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If you’d invested £1,000 in the Lloyds share price a year ago, this is how much it would be worth today

Jonathan Smith
A stock price graph showing growth over time

2019 is drawing to a close, and it is worthwhile to reflect on some of the major FTSE 100 players and their performance over the past year. For those sharp readers among us, I should clarify that my figures are drawn from a rolling 12-month period, rather than the start of 2019, but I hope you will forgive me.

So, what can we say for the behemoth Lloyds Banking Group (LSE: LLOY)? Well, with the current share price trading around the 60p mark, up from 56.20p a year ago, this investment would have given you a return of 6.7%. If you had invested £1,000, it would now be worth £1,067 – but, there is more to the story.

Overall market performance

Making £67 from £1,000 is nice, of course, but those numbers on their own don’t tell you much. Is it a good investment or a bad one? Well, one way to tell is to compare it to the return the overall FTSE 100 index this year, which is a fairly damp 3.9%.

When judging the hypothetical Lloyds investment against putting funds into a FTSE 100 tracker fund, we can see that you would have done significantly better with Lloyds. Yet, some would argue that this comparison isn’t a good one, because some sectors have underperformed massively, dragging the index down. For example, supermarkets have had a tough year, with Marks and Spencer falling out of the FTSE 100. Sainsburys and Morrisons are both down double digits on the year too.

Instead, let’s measure up Lloyds against its peers in the finance industry. How have RBS, HSBC, and Barclays performed? Well, if you average the returns from the three mentioned, the figure is -3.2%.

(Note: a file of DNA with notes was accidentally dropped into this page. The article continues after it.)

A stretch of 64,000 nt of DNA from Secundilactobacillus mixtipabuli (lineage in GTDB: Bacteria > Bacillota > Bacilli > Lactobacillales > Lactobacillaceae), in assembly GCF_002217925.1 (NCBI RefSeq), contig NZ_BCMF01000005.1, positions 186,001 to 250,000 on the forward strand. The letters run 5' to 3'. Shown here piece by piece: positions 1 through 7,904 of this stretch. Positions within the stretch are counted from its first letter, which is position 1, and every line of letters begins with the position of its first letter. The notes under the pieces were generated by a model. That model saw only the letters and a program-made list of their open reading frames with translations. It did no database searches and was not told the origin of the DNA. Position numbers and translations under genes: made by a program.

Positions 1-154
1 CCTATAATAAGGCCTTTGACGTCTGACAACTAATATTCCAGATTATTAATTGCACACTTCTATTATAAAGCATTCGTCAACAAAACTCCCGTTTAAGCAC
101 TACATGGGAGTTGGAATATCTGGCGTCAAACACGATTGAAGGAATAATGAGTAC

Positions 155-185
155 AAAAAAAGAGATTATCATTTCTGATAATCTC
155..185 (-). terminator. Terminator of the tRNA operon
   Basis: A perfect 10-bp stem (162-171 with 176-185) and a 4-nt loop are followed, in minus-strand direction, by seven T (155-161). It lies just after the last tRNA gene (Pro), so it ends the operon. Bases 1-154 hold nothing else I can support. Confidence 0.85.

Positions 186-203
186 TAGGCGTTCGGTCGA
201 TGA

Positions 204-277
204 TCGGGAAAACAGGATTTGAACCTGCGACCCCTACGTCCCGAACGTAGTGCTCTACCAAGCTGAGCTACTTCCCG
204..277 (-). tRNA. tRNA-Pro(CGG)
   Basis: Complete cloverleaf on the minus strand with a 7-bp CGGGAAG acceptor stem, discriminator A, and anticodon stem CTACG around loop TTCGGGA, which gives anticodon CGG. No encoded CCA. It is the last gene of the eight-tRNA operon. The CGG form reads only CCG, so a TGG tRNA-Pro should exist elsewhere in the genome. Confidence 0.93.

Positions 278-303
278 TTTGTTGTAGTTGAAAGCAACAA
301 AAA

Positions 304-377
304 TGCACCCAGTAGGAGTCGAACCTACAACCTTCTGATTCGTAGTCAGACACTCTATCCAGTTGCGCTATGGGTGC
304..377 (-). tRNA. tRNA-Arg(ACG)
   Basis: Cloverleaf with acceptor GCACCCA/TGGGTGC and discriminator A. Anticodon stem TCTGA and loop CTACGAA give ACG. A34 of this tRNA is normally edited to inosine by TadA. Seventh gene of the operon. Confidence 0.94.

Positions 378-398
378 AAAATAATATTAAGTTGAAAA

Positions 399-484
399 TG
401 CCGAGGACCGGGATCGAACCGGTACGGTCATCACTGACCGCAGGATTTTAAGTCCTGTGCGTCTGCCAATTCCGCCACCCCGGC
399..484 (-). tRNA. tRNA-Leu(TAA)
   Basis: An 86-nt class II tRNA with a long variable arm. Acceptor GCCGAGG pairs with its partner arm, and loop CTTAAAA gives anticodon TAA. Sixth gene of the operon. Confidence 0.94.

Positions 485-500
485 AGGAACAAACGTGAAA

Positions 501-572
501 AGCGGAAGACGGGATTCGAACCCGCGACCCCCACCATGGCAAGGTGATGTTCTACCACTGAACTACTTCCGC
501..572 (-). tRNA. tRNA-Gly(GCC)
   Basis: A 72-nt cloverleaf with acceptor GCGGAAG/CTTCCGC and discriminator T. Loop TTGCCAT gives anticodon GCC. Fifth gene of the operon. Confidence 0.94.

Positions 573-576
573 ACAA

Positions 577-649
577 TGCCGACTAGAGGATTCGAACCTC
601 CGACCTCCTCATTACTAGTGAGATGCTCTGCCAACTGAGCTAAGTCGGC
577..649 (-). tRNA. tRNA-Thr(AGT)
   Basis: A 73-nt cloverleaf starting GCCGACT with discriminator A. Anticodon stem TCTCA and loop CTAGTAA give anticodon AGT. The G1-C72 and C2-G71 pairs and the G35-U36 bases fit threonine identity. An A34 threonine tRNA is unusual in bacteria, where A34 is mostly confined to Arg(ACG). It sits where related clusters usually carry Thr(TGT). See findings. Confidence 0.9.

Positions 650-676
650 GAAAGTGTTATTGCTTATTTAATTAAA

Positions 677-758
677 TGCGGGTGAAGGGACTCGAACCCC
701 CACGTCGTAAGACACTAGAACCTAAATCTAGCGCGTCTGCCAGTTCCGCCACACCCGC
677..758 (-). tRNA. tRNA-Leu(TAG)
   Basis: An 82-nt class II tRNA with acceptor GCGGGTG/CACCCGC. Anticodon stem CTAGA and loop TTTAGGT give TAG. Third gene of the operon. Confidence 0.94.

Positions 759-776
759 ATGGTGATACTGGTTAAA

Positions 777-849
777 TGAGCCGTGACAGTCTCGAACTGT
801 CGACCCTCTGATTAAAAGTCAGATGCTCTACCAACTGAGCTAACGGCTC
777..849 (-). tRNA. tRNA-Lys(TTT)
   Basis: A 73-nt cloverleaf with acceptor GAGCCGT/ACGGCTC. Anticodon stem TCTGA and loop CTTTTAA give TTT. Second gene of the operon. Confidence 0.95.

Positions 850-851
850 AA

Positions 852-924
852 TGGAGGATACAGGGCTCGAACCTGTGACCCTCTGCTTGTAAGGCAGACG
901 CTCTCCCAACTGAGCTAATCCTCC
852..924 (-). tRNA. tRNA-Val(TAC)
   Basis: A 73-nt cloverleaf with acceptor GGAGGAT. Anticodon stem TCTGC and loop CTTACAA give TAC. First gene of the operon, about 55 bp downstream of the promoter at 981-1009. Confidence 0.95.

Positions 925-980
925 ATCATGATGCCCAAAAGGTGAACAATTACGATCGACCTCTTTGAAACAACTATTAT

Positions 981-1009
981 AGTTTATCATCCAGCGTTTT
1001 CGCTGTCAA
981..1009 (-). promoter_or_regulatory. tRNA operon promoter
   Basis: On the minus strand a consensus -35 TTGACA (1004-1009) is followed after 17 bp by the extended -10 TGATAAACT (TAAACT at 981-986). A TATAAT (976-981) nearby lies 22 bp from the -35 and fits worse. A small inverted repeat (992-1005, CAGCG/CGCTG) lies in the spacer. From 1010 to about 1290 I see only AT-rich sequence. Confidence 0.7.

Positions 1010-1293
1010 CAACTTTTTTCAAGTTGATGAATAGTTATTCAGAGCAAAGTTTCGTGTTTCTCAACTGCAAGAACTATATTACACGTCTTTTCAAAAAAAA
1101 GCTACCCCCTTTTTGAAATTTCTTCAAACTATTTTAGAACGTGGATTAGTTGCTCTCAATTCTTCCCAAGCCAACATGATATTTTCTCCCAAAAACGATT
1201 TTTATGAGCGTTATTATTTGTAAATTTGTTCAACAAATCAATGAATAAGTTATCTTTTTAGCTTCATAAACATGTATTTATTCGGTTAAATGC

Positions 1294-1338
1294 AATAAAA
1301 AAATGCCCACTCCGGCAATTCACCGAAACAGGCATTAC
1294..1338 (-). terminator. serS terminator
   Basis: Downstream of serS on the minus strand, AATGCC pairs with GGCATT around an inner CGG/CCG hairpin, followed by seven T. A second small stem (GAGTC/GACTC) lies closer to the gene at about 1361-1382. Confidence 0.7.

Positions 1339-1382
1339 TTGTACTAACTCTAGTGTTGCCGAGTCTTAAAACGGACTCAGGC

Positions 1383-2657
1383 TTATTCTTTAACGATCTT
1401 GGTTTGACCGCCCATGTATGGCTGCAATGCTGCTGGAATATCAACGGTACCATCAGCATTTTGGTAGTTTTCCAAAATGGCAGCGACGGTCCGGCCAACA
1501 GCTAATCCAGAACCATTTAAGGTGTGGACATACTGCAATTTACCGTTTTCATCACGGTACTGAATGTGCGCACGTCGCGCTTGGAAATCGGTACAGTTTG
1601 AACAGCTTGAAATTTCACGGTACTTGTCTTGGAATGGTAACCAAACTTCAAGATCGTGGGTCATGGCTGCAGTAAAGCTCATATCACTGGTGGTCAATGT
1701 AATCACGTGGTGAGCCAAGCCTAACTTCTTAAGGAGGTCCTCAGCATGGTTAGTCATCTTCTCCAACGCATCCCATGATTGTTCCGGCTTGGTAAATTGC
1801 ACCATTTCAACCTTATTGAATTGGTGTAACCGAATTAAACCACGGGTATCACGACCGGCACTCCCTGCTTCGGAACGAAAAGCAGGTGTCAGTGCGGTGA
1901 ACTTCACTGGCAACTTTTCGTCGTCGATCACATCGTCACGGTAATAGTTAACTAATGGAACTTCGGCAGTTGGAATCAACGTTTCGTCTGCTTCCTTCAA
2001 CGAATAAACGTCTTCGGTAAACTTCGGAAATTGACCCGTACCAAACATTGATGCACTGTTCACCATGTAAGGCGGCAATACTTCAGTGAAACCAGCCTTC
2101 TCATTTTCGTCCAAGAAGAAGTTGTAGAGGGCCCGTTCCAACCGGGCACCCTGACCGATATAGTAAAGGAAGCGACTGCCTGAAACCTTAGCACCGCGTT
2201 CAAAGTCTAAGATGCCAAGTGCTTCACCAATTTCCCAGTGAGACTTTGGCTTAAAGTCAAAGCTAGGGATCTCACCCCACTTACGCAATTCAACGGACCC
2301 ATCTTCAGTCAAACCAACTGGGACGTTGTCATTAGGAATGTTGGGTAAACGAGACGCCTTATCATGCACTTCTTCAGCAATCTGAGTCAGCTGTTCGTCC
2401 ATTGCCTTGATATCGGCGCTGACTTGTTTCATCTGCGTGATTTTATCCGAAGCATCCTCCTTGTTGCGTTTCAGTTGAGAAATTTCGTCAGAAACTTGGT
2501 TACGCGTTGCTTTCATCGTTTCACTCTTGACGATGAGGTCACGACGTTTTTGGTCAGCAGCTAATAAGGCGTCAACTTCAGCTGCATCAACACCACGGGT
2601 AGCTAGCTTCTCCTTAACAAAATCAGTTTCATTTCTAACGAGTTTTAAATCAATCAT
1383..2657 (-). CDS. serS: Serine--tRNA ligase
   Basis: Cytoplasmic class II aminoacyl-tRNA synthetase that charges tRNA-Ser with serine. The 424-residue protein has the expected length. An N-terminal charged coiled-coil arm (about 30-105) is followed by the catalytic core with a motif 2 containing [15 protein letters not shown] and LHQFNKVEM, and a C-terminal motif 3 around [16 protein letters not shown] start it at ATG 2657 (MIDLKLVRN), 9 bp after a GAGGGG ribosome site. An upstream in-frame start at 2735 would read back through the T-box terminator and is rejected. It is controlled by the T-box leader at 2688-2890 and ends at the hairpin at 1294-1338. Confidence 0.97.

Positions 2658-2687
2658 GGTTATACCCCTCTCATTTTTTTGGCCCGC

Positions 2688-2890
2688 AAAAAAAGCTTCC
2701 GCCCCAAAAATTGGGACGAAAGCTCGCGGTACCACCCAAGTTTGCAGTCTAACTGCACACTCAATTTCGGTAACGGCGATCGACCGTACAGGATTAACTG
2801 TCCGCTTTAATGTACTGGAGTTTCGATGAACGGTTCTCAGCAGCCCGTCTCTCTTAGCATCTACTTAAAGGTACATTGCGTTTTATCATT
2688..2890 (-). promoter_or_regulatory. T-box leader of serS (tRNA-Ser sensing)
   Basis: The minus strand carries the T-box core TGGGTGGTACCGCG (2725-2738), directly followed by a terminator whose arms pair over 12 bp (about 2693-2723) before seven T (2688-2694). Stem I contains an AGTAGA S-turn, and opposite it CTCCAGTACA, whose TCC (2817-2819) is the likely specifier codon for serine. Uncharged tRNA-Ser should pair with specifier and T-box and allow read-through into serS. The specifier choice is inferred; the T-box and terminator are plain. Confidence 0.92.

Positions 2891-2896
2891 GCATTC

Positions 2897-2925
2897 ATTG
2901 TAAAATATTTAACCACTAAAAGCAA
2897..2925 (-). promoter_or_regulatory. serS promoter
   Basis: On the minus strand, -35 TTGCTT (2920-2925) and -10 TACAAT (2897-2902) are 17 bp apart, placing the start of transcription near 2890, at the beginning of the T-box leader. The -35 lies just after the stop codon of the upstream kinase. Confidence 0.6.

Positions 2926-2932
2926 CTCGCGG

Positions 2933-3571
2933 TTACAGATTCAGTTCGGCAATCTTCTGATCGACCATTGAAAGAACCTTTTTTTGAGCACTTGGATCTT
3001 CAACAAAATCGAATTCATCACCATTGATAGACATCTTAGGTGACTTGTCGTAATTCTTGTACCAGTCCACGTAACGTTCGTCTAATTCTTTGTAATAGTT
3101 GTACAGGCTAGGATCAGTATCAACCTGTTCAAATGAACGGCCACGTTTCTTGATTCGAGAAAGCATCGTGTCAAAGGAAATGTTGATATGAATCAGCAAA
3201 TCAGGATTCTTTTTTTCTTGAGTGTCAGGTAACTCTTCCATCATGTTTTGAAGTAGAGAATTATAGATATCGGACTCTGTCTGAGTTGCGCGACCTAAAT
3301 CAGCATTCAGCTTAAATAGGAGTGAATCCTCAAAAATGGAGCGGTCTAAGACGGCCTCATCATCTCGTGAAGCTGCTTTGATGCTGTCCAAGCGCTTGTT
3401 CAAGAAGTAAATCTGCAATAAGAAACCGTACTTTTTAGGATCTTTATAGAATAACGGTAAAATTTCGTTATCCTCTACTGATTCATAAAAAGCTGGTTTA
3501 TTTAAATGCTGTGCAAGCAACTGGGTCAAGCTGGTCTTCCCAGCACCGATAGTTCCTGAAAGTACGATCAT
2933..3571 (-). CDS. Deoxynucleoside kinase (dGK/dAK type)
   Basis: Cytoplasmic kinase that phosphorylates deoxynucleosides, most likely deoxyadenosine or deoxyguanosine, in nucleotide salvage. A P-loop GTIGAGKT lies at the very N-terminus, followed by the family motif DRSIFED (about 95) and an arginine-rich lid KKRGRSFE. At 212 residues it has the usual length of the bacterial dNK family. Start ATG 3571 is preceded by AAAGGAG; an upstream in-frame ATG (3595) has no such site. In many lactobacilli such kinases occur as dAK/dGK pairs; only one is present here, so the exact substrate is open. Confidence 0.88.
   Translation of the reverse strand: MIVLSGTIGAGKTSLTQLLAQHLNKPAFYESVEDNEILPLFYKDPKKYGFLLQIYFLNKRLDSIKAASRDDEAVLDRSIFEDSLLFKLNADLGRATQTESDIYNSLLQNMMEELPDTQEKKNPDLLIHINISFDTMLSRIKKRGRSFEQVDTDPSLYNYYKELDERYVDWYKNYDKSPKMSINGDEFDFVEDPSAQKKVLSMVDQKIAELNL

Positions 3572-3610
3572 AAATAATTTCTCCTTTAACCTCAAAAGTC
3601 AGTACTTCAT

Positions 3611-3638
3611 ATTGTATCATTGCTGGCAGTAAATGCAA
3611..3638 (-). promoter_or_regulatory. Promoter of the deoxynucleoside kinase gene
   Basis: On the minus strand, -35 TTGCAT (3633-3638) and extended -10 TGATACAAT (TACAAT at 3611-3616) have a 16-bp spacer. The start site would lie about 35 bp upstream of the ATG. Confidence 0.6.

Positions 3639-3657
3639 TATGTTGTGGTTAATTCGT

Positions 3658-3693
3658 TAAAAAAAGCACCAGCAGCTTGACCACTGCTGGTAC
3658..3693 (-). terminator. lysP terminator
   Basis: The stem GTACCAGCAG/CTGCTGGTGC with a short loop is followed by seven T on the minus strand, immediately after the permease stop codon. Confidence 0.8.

Measure twice, cut once

Now we are getting somewhere! We can conclude from this comparison that the Lloyds share price has performed very well. Not only has it beaten the FTSE 100 index average, but it has also beaten the average return of some other banks in the finance sector.

To keep things from getting too complicated, I’ve kept dividends out of the equation. The figures also do not show the volatility of the stocks mentioned, which some investors who do not want to take on a high level of risk should consider.

2020 and beyond

Having established that the return on your £1,000 in Lloyds has been good, you’ll probably be wanting to know what lies in store for next year. That is a very good question, and while I can’t offer you an answer for certain, I think it could be promising.

The performance of Lloyds is highly correlated to Brexit, which I have written about in more depth here. If we do get Brexit resolved early next year, as the Conservatives are promising, it could provide a boost for Lloyds, to carry on with throughout 2020.

If you ask me, I would hold onto your £1,000 investment, as next year could hold even greater returns.

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Jonathan Smith owns shares in Lloyds. The Motley Fool UK has recommended Barclays, HSBC Holdings, and Lloyds Banking Group. Views expressed on the companies mentioned in this article are those of the writer and therefore may differ from the official recommendations we make in our subscription services such as Share Advisor, Hidden Winners and Pro. Here at The Motley Fool we believe that considering a diverse range of insights makes us better investors.

Motley Fool UK 2019